Acting Defense Secretary Patrick Shanahan will deliver a major address on the Department of Defense’s Indo-Pacific strategy at the Shangri-La Dialogue in Singapore on Saturday. The annual dialogue, hosted by the International Institute for Strategic Studies, is Asia’s premier security forum and is attended by senior officials and opinion leaders from dozens of countries. This is an important chance for Shanahan—a former business executive who spent two years as the Deputy Defense Secretary focusing on internal management issues—to build connections with regional counterparts and demonstrate his competence in Asian security affairs. This will help as he prepares to lead the department on a permanent basis as the president’s nominee to replace former Defense Secretary James Mattis.
The path of least resistance for Shanahan would be to explain the Trump administration’s vision for a “free and open” Indo-Pacific region and reaffirm the importance of U.S. alliances and partnerships, much as Secretary Mattis did at last year’s dialogue. He might also provide new details on how the department is implementing the strategy in areas such as the evolving U.S.-India defense cooperation or the cultivation of new security partnerships with smaller Pacific Island and South Asian countries. This kind of “vanilla” rhetoric would stir no controversy but might also be easily forgettable.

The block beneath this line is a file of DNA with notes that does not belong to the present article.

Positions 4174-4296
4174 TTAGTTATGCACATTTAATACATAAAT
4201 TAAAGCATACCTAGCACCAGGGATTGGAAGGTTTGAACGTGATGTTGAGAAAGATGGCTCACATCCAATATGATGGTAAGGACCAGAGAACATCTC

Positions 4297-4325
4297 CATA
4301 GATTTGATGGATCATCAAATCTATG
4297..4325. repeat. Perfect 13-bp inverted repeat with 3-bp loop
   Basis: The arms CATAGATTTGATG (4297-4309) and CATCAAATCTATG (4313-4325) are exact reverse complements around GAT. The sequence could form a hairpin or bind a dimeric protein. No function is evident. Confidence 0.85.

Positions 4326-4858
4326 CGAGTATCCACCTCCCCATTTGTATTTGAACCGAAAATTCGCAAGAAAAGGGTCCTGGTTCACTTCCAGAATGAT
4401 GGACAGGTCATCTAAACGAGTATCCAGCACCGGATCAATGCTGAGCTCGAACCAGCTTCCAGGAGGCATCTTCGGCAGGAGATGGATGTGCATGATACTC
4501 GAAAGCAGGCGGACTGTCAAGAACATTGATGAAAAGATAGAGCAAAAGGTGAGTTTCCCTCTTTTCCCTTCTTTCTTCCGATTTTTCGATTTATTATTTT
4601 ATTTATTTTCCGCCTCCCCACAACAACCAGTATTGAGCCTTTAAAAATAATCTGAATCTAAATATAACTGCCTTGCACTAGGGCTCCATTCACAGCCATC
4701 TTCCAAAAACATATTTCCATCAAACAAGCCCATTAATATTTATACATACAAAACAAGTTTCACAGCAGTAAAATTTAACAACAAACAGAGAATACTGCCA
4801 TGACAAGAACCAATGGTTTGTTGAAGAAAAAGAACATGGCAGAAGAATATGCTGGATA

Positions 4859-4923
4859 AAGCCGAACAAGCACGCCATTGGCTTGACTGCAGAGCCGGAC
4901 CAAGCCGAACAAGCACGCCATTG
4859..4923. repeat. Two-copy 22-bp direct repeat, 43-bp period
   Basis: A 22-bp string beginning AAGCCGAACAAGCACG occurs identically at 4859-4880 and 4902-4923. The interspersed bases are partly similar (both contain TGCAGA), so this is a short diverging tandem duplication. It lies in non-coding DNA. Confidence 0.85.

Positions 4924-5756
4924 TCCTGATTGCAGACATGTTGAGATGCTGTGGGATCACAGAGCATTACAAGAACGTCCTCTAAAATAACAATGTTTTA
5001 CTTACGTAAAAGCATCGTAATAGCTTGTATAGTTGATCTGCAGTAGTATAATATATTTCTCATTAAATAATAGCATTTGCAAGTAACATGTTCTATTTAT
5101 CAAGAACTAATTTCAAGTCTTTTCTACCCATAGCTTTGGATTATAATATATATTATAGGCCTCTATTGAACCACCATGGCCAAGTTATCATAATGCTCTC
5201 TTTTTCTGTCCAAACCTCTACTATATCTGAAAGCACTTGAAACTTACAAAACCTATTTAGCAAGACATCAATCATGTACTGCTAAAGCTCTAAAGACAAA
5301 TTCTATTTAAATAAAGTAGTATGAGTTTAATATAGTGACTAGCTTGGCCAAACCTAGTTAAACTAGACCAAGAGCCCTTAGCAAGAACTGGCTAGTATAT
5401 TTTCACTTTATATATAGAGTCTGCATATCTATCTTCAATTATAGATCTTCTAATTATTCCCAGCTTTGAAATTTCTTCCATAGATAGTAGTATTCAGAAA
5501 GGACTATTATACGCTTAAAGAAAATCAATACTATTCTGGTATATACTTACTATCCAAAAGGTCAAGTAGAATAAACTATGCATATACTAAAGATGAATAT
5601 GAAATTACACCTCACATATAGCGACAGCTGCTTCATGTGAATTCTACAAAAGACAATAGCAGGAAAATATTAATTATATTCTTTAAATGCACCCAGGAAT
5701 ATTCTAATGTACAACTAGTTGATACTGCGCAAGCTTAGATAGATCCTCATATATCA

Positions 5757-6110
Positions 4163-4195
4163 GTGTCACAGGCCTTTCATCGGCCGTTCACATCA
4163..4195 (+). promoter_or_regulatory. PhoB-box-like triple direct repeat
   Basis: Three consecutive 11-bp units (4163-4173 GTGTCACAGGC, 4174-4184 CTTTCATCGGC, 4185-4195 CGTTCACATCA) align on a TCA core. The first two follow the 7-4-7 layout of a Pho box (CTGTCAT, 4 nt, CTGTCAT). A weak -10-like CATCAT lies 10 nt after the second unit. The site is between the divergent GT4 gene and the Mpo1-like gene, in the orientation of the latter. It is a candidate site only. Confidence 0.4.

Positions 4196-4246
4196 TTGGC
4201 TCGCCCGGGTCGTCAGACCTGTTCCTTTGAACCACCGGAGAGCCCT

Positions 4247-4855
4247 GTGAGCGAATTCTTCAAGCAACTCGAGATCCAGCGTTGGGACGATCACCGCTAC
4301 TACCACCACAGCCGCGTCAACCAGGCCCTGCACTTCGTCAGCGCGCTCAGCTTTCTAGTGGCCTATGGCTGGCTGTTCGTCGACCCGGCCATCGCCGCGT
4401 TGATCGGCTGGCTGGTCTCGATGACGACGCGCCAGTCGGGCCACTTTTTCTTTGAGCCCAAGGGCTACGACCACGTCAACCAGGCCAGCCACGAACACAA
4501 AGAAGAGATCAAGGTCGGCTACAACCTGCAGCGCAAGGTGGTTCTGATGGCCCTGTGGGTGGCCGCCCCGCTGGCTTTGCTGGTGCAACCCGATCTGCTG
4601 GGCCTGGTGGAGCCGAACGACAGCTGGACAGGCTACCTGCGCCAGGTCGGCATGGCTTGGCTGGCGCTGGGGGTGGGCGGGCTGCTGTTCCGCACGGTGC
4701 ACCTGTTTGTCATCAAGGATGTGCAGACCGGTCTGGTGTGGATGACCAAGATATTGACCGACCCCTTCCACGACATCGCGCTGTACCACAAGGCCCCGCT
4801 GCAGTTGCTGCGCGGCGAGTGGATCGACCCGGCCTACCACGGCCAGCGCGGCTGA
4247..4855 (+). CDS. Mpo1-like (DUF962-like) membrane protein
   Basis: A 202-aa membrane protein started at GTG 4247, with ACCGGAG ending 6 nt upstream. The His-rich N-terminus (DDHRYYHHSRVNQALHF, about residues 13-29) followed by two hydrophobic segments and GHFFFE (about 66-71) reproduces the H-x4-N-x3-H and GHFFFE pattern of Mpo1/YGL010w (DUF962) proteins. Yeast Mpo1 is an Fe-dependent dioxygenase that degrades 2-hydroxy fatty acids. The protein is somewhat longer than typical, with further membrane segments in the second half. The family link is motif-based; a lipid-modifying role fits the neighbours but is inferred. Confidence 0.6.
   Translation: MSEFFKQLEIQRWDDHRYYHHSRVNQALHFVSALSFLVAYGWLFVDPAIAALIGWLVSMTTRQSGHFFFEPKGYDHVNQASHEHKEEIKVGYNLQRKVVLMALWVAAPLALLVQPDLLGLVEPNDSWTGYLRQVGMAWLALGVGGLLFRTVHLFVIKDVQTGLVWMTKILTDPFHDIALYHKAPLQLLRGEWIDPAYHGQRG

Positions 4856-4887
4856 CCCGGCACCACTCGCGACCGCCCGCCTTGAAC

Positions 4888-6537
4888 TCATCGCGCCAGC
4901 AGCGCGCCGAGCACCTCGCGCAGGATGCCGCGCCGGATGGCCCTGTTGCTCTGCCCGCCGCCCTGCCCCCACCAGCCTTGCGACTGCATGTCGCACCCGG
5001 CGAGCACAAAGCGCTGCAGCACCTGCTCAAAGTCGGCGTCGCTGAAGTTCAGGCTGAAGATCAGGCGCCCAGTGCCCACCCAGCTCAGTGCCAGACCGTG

A riskier but potentially more fruitful approach would be to reinforce the U.S. critique of China as a regional challenge. On his first day as Acting Defense Secretary, Shanahan reportedly said that the department’s focus should be on “China, China, China.” In Senate testimony in March, he fleshed out his view that the Chinese Communist Party “exports coercive influence far beyond its borders while internally wielding authoritarian governance over its own people.” His Shangri-La speech is a chance to explain his thinking to a broad regional audience, including some who may be concerned about overheated U.S. rhetoric. This would help justify the administration’s strategy and keep China, whose defense minister, Wei Fenghe, is likely to use his own remarks at the forum to critique U.S. policy, on the defensive.
To be effective, Shanahan does not need to recount the full panoply of concerns about Chinese behavior, such as its forced technology transfers and overseas influence operations. These arguments have already been made on various occasions by senior U.S. officials, including President Donald Trump and Vice President Pence, and often center on China’s relations with the United States and other advanced industrial democracies. Rather, he should connect with the Shangri-La audience, which will include representatives from many smaller and less developed Asian countries, about the particular challenges that China poses to weaker and more vulnerable states.